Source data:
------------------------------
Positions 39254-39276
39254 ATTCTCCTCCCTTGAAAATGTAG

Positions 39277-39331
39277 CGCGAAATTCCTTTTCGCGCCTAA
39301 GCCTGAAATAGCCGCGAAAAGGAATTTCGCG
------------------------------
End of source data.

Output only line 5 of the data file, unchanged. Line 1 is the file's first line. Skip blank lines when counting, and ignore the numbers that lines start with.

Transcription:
39301 GCCTGAAATAGCCGCGAAAAGGAATTTCGCG